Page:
Manuel Balce Ceneta, Associated Press
Opponents of the Mukasey nomination demonstrate waterboarding on Monday in front of the Justice Department.

WASHINGTON — Protesters staged a waterboarding Monday outside the Justice Department, calling for a Senate committee to reject attorney general nominee Michael Mukasey because of his reluctance to define the interrogation tactic as torture.

The demonstration came shortly before Sen. Ben Cardin, D-Md., said he would oppose Mukasey during a Senate Judiciary Committee vote set for today on whether the retired judge should be confirmed to lead the Justice Department.

Mukasey's approval was all but assured last week when two Democrats on the panel — Charles Schumer of New York and Dianne Feinstein of California — said they would buck concerns about his stand on torture and support him.

On Monday, about 25 protesters describing themselves as anti-war activists and actors responded with a demonstration of waterboarding that brought a volunteer to retching coughs and tears in less than four minutes.

"I wanted desperately to scream, but I couldn't because as soon as I would — water," said Maboud Ebrahimzadeh, a 26-year-old Iranian-American actor from Maryland. "Water would go through the mouth and through the nose."

Set up outside the Justice Department's headquarters, Ebrahimzadeh struggled against his supposed interrogators as they yelled questions and forced him to lie on his back, a cloth over his face, his legs elevated. They poured two gallons of water over his face.

The process was supposed to resemble the process that CIA interrogators are believed to have used on terror detainees until a few years ago. However, Ebrahimzadeh's interrogators put a plastic cage between his face and the cloth to make sure he did not inhale too much water and, potentially, drown or asphyxiate.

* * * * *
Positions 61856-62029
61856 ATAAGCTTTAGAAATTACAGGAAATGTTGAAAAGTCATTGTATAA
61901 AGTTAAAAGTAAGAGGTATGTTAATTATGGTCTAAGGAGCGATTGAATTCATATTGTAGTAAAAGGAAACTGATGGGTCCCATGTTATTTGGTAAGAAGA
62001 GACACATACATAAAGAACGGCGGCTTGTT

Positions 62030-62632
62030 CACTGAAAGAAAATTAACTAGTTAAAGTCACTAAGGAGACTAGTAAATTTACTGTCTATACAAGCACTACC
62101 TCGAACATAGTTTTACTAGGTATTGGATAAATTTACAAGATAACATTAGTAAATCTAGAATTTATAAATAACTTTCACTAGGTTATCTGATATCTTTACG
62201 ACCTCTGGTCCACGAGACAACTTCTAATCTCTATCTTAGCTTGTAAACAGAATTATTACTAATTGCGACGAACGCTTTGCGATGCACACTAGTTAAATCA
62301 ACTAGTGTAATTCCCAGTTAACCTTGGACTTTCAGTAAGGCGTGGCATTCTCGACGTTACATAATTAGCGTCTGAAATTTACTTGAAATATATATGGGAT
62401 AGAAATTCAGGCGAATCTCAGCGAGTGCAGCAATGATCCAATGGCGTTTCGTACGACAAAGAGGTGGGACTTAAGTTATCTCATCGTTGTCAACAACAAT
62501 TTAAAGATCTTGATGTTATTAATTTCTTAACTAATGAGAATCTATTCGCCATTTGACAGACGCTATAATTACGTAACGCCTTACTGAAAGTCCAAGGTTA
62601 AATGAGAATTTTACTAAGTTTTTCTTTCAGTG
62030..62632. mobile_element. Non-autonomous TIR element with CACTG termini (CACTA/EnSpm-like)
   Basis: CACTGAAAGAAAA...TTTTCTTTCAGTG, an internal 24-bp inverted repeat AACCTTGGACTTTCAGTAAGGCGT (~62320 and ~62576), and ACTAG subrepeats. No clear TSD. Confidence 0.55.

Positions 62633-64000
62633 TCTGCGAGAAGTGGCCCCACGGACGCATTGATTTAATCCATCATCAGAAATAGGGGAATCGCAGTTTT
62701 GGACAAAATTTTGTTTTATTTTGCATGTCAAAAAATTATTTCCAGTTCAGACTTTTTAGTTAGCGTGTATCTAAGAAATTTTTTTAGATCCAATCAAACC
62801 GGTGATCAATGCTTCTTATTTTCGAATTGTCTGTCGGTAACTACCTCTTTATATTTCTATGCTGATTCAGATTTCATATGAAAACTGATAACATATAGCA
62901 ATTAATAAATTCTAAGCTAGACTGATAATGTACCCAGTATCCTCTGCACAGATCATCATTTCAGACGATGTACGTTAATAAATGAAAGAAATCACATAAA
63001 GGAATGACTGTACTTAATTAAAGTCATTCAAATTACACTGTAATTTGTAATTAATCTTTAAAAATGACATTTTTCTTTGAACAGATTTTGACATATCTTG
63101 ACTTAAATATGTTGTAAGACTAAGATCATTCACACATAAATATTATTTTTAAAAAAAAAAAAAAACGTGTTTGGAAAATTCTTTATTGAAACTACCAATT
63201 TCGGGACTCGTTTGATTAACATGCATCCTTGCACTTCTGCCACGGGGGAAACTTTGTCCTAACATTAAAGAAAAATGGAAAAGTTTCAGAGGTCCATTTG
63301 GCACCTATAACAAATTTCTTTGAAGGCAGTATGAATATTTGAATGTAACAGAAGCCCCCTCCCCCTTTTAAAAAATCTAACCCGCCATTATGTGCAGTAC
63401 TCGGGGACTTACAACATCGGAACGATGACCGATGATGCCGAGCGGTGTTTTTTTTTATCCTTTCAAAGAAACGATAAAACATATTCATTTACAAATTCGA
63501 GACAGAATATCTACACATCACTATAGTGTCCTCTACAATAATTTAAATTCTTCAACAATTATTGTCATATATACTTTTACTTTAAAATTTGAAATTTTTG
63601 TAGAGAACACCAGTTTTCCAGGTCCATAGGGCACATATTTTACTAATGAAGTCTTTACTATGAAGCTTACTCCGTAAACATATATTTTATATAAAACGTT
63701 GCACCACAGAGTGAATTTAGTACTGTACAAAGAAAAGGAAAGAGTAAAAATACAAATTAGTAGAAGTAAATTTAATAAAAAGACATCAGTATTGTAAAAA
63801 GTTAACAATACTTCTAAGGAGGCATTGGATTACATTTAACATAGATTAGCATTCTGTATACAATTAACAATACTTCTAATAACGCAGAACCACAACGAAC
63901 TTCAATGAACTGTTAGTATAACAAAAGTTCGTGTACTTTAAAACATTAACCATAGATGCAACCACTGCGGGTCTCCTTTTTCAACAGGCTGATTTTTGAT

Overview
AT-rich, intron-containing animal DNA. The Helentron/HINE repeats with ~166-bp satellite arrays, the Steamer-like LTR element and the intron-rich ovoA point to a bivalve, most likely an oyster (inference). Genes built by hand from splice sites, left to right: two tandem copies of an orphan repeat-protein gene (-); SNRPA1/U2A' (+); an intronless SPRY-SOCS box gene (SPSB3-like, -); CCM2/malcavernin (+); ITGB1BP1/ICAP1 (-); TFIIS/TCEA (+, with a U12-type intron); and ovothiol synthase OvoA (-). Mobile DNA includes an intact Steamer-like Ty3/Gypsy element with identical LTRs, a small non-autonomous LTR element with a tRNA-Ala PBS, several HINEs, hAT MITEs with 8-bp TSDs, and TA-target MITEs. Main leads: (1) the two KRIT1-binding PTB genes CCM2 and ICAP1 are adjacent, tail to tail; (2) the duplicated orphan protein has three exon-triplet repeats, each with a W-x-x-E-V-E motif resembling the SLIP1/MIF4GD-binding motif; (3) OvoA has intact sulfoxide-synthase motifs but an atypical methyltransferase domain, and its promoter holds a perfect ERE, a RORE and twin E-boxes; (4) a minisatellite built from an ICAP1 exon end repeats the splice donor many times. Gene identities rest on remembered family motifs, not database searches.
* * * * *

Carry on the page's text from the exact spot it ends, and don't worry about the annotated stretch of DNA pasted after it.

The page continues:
At Senate confirmation hearings last month, Mukasey repeatedly refused to say whether he considers waterboarding a form of torture, as claimed by an unlikely coalition of military officials, doctors and human rights groups.

The Pentagon has banned its personnel from using waterboarding. The Bush administration has sidestepped questions on whether it has allowed CIA interrogators or other employees to use it against terror detainees.

In a letter to the Senate panel Monday, 21 military and intelligence officials urged lawmakers to delay voting on Mukasey's confirmation until he clarifies his position on waterboarding.

"The most likely explanation for Mukasey's reticence is his concern that, should his conscience require him to condemn waterboarding, this could cause extreme embarrassment and even legal jeopardy for senior officials," the letter stated.

Cardin, a Senate Judiciary Committee member, said Mukasey is "a good person, an honest man," but probably cannot be truly independent of the president.

Cardin said he would vote against Mukasey because "on the critical issue of standing up to this administration as an independent adviser against torture, I have my doubts."